Cooked chickpeas. I used about 1.5 cups. I prefer to cook beans from dry in my pressure cooker, but tinned chickpeas as fine, as long as you rinse them well.
3 tablespoons vegan mayonnaise, or to taste. I use Hellman‘s.
1 tablespoon relish, or to taste
1 tablespoon capers
Kala Namak salt
I use a food processor to pulse the ingredients, but you can simply mash the chickpeas with a fork if you’re not too fussy about having a consistent texture. I like to keep this salad simple, but you can add other items such as green onions and pepper. I always add fresh chives when they are at hand. Other variations include adding some avocado to the mix. The Kala Namak salt is a key ingredient, as it gives the salad an egg flavour; it can be hard to find, unfortunately, but I’m lucky that a local health food store carries it.
I thought it would be useful to provide an updated list of my favourite vegan dining options in HRM especially since, as I’m delighted to report, these options have increased over the past year. I won’t provide too much information for the locations for the sake of efficiency. My focus is on establishments that are either completely vegan, or have a large range of vegan options (one veggie burger or the dreaded and cliched falafal wrap won’t suffice).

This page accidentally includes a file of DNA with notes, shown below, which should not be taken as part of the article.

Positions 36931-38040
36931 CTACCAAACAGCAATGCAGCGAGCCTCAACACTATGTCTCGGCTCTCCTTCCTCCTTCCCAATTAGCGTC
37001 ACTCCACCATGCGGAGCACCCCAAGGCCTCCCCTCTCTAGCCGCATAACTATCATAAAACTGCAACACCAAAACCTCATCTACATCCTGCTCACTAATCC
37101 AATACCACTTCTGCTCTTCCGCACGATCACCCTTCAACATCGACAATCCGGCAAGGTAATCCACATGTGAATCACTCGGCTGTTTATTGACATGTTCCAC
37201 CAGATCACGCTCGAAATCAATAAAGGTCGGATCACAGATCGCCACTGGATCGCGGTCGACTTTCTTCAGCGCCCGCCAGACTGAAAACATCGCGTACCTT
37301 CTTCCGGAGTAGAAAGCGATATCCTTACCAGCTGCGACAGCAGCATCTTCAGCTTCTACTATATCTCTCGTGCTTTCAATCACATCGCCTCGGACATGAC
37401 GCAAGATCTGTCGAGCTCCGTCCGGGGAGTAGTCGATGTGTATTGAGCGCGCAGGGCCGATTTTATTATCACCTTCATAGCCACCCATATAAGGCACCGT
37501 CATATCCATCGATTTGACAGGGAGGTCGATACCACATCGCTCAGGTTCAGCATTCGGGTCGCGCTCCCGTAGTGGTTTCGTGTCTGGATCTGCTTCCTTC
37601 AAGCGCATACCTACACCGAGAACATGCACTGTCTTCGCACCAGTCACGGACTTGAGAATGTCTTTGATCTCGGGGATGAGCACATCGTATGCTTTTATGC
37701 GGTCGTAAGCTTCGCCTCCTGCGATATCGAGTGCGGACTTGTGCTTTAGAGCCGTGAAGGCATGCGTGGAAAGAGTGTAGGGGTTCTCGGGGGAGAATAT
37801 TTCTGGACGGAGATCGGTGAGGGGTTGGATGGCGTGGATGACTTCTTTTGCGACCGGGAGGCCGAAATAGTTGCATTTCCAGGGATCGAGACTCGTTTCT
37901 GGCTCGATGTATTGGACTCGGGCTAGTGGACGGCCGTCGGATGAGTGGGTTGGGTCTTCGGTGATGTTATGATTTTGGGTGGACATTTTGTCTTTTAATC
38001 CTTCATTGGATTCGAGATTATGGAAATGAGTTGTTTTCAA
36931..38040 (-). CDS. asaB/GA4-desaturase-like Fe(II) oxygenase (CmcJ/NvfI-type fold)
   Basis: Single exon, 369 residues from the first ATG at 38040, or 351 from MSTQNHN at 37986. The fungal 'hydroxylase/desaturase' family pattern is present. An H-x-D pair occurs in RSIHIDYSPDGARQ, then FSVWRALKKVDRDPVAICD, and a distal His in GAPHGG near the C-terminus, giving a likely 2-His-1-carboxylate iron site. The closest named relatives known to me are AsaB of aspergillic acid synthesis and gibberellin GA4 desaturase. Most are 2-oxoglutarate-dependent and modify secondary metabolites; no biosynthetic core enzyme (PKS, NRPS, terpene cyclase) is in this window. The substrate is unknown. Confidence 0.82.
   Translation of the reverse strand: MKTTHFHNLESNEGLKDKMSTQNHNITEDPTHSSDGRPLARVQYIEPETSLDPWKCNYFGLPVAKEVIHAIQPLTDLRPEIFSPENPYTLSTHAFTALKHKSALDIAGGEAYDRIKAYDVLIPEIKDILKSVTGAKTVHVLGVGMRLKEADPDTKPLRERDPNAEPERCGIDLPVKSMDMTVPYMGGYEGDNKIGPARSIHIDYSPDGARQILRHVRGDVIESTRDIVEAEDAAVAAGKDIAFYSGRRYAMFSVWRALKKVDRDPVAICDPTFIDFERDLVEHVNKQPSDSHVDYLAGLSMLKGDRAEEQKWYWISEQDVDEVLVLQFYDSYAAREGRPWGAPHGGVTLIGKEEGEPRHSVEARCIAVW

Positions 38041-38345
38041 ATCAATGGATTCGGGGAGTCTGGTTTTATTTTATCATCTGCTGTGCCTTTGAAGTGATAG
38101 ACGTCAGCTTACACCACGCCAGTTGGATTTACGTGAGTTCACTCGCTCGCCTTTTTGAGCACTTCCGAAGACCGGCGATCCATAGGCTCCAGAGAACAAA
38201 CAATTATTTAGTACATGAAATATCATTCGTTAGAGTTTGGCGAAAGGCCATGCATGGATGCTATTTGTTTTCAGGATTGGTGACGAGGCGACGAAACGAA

Wild Leek Food and Juice Bar: At Wild Leek the focus is on seasonal local ingredients made into familiar vegan comfort food. Everything is made in house daily using whole natural ingredients and our juices and smoothies are made right before your eyes! With fresh and flavorful daily specials, vegan breakfast served everyday. We strive to create delicious food that vegans and non-vegans can enjoy.
Envie: A Vegan Kitchen: Our mission is to inspire people to choose a healthier, sustainable and more compassionate lifestyle through plant-based eating by making information and education accessible, so that we can create a healthier community and planet.
Heartwood: Vegetarian. Most of the dishes have vegan options.
Springhouse: Vegan grocer. We’ve got lots of locally-made goods, frozen meals to-go, fresh produce, body care products, groceries and specialty items you won’t find anywhere else in the city. Some products are made here in-house, and the rest we thoughtfully curate from top-notch suppliers. We’re also a little take-out restaurant, with a tasty lunch menu.